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Religion and Psychoactive Sacraments:
An Entheogen Chrestomathy

Thomas B. Roberts, Ph.D. and Paula Jo Hruby, Ed.D.
Author Index | Title Index

Pursuit of Ecstasy: The MDMA Experience.

Beck, Jerome, and Rosenbaum, Marsha. (1994).
Albany, NY: State University of New York Press.

ISBN: 0-7914-1818-9 paperback

0-7914-1817-0 hardcover

Description: Paperback, xii + 239 pages. SUNY Series in New Social Studies on Alcohol and Drugs.

Contents: Acknowledgments, 7 chapters, 8 appendices: A. Theory and Methodology, B. Respondent Demographics, C. Respondent Drug Use: Lifetime and Current Use, D. Respondent Drug Preference and Changes in Use, E. National Institute on Drug Abuse Capsule on MDMA, F. American Flight Guides: MDMA Instructional Pamphlets of the Early 1980's, G. British Harm Reduction Pamphlets, H. Rave Flyers, chapter notes, references, index.

Excerpt(s): Spirituality-a "transmaterial world view," as New Age writer Mark Satin called it-is an essential part of New Age philosophy. New Agers and other spiritual seekers have used a wide variety of techniques to raise their consciousness in attempting to achieve oneness with God and/or the universe. Many have studied Eastern religions, which have been teaching such techniques for centuries. In the 1960's, psychedelic drug use increasingly became a part of the New Age social worlds.

It is not surprising that after nearly thirty years of the association between psychedelics and spirituality, a strong belief that such drugs can serve as an adjunct has become firmly entrenched. Respondents who were engaged in New Age or other spiritual pursuits were particularly eager to try MDMA because of its reputed empathic, bonding, and psychedelic properties. One woman, who was the child of an alcoholic father and attended self-help groups to deal with childhood traumas , described her motivation: "I am very interested in spirituality. ... I was studying Eastern religion, and I studied crystals, and I always looked at things outside myself. ... [MDMA] is almost like being close to God." (page 37-38)

Although spiritually oriented respondents were generally impressed with their MDMA experiences, they differed as to what they had actually experienced, how it had influenced their lives, and whether or not the insights gained during the experience had permanently enhanced their spiritual lives. A 24-year-old Bhakti yoga practitioner explained how MDMA helped guide her on a spiritual path:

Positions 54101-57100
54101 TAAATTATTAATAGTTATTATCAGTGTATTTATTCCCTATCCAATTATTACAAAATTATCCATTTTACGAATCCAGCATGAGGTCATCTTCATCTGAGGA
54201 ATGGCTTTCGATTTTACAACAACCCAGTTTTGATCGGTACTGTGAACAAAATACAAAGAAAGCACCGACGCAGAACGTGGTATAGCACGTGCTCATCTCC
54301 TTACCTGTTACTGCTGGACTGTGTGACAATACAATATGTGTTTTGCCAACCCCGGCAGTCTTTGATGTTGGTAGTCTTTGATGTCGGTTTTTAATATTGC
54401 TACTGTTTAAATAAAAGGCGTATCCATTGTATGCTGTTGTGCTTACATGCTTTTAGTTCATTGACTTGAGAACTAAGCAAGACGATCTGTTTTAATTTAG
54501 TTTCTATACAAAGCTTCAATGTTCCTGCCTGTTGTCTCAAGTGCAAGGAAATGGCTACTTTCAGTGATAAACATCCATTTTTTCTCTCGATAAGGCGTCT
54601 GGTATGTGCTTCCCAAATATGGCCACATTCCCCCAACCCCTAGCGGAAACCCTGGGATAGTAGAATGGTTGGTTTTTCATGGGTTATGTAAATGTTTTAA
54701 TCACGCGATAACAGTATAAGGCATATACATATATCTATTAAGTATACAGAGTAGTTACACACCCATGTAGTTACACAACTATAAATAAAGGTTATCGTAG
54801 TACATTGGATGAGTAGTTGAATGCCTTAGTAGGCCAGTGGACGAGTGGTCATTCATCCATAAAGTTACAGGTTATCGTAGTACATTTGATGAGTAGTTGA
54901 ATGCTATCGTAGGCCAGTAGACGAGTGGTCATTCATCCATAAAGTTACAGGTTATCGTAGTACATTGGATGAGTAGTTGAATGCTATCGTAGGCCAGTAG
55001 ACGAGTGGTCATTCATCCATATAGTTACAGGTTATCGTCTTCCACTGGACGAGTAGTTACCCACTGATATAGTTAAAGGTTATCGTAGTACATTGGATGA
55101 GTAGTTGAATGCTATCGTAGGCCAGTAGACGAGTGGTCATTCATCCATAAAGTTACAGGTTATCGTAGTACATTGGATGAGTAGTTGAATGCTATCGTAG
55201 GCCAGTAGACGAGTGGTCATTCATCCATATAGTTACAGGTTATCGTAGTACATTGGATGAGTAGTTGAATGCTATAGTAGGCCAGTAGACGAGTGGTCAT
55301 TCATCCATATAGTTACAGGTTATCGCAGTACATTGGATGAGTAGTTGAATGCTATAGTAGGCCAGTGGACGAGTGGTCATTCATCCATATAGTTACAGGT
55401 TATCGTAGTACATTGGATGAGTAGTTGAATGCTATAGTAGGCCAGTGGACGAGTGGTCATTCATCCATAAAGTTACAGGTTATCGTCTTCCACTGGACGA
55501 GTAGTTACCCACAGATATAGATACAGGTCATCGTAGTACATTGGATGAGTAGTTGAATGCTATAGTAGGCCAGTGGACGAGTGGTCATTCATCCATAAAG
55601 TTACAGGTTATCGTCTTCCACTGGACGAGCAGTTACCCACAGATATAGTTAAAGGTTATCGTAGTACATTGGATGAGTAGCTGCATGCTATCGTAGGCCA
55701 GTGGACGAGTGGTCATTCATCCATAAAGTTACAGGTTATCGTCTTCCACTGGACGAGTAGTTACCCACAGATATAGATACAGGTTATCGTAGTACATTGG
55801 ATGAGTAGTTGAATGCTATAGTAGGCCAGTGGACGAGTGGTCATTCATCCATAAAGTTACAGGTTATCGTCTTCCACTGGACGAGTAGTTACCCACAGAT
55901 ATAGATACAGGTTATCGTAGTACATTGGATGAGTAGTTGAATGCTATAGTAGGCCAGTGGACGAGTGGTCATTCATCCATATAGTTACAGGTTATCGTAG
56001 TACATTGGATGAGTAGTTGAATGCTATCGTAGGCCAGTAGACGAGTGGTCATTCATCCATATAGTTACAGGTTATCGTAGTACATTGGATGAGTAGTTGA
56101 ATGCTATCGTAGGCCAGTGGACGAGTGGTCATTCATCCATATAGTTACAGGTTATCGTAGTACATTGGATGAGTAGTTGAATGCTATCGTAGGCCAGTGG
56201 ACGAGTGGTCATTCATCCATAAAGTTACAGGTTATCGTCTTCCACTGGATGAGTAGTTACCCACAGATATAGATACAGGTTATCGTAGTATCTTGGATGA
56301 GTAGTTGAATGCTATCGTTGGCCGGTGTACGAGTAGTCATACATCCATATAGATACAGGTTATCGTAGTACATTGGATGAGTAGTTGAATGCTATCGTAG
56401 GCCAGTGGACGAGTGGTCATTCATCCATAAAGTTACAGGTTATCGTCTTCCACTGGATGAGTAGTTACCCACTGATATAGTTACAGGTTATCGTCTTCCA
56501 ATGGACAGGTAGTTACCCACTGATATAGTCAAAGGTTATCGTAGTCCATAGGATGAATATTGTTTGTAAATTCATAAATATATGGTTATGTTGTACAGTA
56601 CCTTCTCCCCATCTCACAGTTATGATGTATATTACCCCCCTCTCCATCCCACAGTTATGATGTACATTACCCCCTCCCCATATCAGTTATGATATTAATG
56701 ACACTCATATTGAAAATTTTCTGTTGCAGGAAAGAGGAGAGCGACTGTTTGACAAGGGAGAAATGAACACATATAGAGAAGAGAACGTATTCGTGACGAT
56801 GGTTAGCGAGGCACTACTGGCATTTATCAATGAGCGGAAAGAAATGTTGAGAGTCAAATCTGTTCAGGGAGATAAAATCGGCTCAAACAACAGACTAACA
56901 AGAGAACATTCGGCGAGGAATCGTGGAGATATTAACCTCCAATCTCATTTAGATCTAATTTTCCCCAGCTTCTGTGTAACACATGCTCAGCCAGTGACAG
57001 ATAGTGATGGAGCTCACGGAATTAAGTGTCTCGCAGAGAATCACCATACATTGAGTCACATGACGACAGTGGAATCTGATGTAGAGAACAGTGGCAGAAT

Bhakti is the yoga of devotion, and I'm trying to see every experience in life as leading us closer to God and bringing out a more loving, harmonious way of being with other people and generally just having a devotional attitude. ... MDMA's been very useful from a Bhakti yoga perspective, because it's very heart-opening and that's what you try to do in Bhakti yoga. So I think that it could have potential for people who want to learn to do that who don't already know how, especially.

Another respondent, who had studied Eastern religions while retaining some of his earlier Christian beliefs, offered similar remarks on MDMA's effect on his spirituality: "It certainly makes me feel a confirmation that there is sort of an equity in life, certain equity between the of people and equity in the balance of the life of man and the life of other forms on earth ... certainly that man is a part of the web of life on earth." (page 89)

The positive feelings experienced by many of our respondents while on Ecstasy-those of tolerance, forgiveness, validation-filled a void, even in the short space of a minivacation. These were feelings, unanimously described as positive, that individuals did not experience in their everyday lives. But in order to experience long-term benefits, it was necessary for people to work at it. It is here that the importance of social worlds and the perspective provided by these worlds become evident. In order for individuals to carry MDMA-induced insights with them, they had to pay attention to these insights, as well as the lessons learned. This is part of the definition of the usefulness of psychedelic experiences-from the therapeutic perspective. As our therapeutically oriented respondents reported, although feelings experienced on MDMA were very real, unless they purposefully set out to make them permanent (however that might be accomplished), they would have to wait until the next trip to pursue ecstasy. Whereas the recreational user, by definition, might expect few long-term benefits, this would not be acceptable to individuals immersed in the world of therapy who take Ecstasy for instrumental reasons.

In sum, regarding the bottom line-whether Ecstasy has long-term benefits-it is membership in social worlds that is crucial. Respondents who used MDMA for spiritual or therapeutic reasons tended to retain benefits. Recreational users who were more interested in getting high got high and had fewer lasting benefits. (pages 92-93)

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